The Sad Variety (1964)

Nicholas Blake

Daniel Day Lewis’ poet laureate father writing 60’s detective fiction to pay the bills.


Nicholas Blake was the penname of C.S. Lewis who was an Anglo-Irish poet laureate and the father of academy award winning actor Daniel Day Lewis. Because, assumedly, the early earnings of a poet wouldn’t pay Daniel’s acting-school bills Lewis also wrote a series of detective novels based around the exploits of ‘gentleman detective’ Nigel Strangways.

Cecil Day-Lewis Poet Laureate of the United Kingdom from 1968 until his death in 1972.

This is one of the later entries in the Strangeways series published in 1964. The book uses the trope of a closed circle of suspects trapped within a location, in this case an English country town which is isolated by heavy snow. The young daughter of a nuclear scientist has been kidnapped, the ransom for her return, is the vital nuclear state secrets known to her father.

As a detective Strangeways is almost a bystander. The plot progresses as much through accident and happenstance than detective work. Strangeways’ most constructive action is to direct his relatively more capable wife towards the task of slyly questioning suspects and using her expertise in high speed driving and knowledge of cars (neither of which are explained in this outing) to literally speed him and his police colleagues towards the third act.

The book is like Nicholas Freeling’s What Are the Bugles Blowing For? in some ways. As in Bugles this is a late entry in the Strangeways series and his character traits, background, and capabilities are assumed knowledge. As with Bugles the book also struggles with how to situate itself within the changing society of the sixties though is admirable enough in not landing on the wrong side of history in judging societal standards of sexuality, marriage and class.

I wouldn’t recommend this as an introduction to the Strangeways series or the detective writing of Blake/Lewis. Where Bugles was an example of a 60’s detective novel that is very badly written The Sad Variety is consistently well written but feels rushed and cut for length so that none of the characters are ever fleshed out enough to make the stakes seem as important as they should. Unlike Bugles there aren’t as many interesting asides or digressions that help work as a time capsule.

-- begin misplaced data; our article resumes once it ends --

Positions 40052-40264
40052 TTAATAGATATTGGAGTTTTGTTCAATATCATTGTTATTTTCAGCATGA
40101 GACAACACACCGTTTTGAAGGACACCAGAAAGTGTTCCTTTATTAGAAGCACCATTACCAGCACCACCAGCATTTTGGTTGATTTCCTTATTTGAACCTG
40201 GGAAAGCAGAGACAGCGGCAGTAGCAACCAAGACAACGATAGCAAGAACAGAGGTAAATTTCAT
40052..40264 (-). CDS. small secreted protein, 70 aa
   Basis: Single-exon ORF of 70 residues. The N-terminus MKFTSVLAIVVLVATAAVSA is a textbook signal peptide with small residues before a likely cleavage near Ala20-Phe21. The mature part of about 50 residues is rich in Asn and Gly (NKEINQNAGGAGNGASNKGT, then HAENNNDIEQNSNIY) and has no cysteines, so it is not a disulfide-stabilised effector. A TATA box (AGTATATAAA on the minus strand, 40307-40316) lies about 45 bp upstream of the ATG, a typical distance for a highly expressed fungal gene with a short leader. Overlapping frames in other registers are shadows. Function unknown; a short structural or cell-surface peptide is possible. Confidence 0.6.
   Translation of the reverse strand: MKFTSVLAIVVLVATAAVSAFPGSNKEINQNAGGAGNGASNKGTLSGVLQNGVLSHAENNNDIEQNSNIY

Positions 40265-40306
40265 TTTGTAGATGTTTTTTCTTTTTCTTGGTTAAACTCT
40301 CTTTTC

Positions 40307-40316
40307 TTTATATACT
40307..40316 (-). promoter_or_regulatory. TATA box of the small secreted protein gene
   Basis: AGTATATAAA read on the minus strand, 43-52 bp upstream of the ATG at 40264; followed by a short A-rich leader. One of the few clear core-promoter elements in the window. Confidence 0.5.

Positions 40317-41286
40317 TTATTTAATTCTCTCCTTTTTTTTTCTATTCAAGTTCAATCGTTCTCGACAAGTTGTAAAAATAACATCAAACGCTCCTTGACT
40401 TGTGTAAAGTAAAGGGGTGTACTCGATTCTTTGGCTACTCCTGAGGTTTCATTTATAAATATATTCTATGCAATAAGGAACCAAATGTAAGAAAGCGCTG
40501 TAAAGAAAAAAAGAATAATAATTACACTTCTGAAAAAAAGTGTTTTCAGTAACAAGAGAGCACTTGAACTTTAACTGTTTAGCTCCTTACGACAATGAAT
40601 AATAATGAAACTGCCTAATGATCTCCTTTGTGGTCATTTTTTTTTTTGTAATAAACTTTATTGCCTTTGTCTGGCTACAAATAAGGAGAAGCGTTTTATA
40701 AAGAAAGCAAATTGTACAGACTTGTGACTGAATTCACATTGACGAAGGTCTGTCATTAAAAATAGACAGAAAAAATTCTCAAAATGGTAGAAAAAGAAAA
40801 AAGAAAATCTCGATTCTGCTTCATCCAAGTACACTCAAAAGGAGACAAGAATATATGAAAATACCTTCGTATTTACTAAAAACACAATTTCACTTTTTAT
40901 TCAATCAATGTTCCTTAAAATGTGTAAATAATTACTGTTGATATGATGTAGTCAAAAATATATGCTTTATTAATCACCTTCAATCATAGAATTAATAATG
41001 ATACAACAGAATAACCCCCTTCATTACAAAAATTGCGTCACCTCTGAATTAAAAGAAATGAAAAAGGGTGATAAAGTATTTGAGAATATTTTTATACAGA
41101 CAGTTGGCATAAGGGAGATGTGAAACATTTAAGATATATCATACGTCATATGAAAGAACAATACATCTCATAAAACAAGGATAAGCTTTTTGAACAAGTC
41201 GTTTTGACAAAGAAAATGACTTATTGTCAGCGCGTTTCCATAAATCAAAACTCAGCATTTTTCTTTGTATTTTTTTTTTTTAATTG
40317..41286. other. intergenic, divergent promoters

Blake/Lewis identified as a communist for much of his life. He turned against the movement and the villains within this novel are said to representative of what he saw as the by-any-means-necessary doctrine of communism.

A great pulp book cover to this edition and an interesting snapshot of the tipping point of society as it progressed throughout the 60’s but, unfortunately, never compelling enough to be anything but a curiosity.


Transmetropolitan (1997)

Warren Ellis & Darick Robertson

Over 10 volumes between 1997-2002 Warren Ellis and Darick Robertson developed a Mike Judge like absurdist yet eerily prescient dystopian future. The anti-hero protagonist of their world is Spider Jerusalem. Spider is a chaos agent gonzo journalist who is a mix of the drug fuelled passion of Hunter S Thomson tempered with the arch narration of Renton from Trainspotting.

Ellis and Robertson foresee the idea of celebrity presidency, populist religion and the manipulation and subversion of journalism. They incorporate and invent sci-fi tropes. flat,800x800,070,fThe creators also foresee and explore the mobilisation of movements such as trans-gender rights emerging as important distinct causes rather than small parts of larger struggles. Written in 1997, the writers could easily have used these fringe groups and the idea of identity struggle for cheap laughs but, instead, continually work hard for moments of humour while also providing pathos and closure in the various story arcs and overarching tale of Spider. The character of Spider is written  in such a way that he manages to walk a line of being heavily drug afflicted, dry and extremely cynical but also instinctively compassionate.

Special mention must be made of the art. I often skim over artwork in comics but the art of Darick Robertson demands attention. Robertson’s art is visceral and fun, and is often riddled with Easter eggs, gags, and messages within the densely populated crowd scenes. He consistently goes the extra yard to be creative and provide a fully populated and organic feeling environment. Transmetropolitan from start to finish is fully realised and bitingly satirical. It remains the most intensely passionate and truly enraged graphic novel I’ve read.